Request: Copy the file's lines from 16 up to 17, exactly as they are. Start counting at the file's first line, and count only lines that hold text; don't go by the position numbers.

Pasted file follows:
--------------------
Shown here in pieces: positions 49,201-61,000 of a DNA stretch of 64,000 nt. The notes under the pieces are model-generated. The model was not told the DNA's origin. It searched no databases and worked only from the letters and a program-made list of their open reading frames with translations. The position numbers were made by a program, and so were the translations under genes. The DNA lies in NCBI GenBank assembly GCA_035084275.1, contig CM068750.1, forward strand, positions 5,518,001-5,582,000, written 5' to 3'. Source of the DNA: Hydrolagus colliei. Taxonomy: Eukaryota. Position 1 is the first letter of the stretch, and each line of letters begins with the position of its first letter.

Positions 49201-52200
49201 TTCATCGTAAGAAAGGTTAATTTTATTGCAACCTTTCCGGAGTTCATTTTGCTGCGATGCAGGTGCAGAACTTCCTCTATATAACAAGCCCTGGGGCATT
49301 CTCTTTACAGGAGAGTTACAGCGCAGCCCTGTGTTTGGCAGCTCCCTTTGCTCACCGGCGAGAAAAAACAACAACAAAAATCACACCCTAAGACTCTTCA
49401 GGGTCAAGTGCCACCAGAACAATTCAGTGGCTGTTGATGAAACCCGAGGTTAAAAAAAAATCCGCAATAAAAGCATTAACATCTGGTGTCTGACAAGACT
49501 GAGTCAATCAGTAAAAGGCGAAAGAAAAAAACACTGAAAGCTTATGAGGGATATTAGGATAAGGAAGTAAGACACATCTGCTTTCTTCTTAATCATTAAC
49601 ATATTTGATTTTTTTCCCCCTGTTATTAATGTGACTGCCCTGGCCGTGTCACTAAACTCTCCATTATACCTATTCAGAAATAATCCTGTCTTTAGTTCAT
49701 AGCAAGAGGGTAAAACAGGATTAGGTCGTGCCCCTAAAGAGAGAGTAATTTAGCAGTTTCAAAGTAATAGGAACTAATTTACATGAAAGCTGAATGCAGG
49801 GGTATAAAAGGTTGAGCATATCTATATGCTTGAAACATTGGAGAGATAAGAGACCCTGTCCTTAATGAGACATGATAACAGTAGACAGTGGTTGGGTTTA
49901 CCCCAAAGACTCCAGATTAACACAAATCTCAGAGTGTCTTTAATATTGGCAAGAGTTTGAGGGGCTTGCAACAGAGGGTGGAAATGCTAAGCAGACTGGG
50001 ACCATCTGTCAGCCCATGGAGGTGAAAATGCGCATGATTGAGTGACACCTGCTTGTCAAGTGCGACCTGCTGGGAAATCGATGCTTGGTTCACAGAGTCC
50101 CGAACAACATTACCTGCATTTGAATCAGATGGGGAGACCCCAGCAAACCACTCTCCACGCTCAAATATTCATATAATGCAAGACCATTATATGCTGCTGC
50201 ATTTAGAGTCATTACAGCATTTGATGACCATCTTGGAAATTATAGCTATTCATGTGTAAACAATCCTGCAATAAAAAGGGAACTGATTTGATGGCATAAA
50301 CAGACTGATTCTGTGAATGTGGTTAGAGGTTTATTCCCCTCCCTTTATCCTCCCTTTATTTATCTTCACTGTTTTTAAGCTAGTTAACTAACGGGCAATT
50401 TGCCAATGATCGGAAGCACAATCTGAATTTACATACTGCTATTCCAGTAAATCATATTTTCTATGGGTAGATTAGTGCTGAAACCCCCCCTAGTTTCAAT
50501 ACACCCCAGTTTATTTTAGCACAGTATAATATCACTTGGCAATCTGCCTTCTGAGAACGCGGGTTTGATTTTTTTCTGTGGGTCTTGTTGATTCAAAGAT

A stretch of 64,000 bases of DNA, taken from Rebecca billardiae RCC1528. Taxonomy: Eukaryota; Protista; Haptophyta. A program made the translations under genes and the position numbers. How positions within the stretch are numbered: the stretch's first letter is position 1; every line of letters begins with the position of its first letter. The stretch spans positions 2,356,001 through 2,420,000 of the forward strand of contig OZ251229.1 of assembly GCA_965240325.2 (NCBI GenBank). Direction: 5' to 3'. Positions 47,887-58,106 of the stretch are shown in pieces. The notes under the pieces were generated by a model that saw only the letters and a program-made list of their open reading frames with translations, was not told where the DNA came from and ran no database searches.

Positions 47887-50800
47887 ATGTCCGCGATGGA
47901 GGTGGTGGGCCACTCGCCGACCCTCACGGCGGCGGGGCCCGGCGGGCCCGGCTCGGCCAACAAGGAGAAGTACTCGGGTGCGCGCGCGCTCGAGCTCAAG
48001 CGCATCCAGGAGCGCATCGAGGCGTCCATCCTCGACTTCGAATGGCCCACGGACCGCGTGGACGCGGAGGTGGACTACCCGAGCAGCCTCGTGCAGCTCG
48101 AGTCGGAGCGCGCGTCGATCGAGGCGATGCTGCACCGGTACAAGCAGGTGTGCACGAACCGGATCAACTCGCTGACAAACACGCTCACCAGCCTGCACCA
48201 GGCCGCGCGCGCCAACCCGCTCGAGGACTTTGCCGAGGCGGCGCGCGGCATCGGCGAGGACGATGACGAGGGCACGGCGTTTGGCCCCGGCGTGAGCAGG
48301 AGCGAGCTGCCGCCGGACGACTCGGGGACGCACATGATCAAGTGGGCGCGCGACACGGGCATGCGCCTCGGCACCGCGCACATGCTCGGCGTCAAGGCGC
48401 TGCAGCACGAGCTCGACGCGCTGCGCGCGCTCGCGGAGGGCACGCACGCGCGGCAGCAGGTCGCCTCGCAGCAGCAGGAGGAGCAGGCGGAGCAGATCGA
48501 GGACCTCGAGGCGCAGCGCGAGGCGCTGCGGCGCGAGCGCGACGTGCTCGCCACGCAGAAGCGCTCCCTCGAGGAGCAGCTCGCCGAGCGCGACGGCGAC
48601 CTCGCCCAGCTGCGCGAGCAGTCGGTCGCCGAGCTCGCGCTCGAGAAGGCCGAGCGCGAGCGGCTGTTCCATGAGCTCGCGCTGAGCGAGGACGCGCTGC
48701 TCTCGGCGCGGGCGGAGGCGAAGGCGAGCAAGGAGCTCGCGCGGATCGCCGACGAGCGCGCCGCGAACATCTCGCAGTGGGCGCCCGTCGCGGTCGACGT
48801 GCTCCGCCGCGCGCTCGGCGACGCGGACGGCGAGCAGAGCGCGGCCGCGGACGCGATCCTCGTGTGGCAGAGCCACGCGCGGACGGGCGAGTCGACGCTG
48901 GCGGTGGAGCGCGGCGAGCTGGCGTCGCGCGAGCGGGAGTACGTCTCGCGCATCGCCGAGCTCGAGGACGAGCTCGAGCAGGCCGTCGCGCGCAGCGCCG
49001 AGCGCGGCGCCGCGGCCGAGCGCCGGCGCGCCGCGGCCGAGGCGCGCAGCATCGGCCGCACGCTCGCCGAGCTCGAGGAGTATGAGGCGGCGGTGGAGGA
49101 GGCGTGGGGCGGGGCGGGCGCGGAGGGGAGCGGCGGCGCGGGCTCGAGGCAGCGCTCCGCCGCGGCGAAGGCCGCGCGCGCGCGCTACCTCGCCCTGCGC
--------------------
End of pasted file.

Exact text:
50501 ACACCCCAGTTTATTTTAGCACAGTATAATATCACTTGGCAATCTGCCTTCTGAGAACGCGGGTTTGATTTTTTTCTGTGGGTCTTGTTGATTCAAAGAT

A stretch of 64,000 bases of DNA, taken from Rebecca billardiae RCC1528. Taxonomy: Eukaryota; Protista; Haptophyta. A program made the translations under genes and the position numbers. How positions within the stretch are numbered: the stretch's first letter is position 1; every line of letters begins with the position of its first letter. The stretch spans positions 2,356,001 through 2,420,000 of the forward strand of contig OZ251229.1 of assembly GCA_965240325.2 (NCBI GenBank). Direction: 5' to 3'. Positions 47,887-58,106 of the stretch are shown in pieces. The notes under the pieces were generated by a model that saw only the letters and a program-made list of their open reading frames with translations, was not told where the DNA came from and ran no database searches.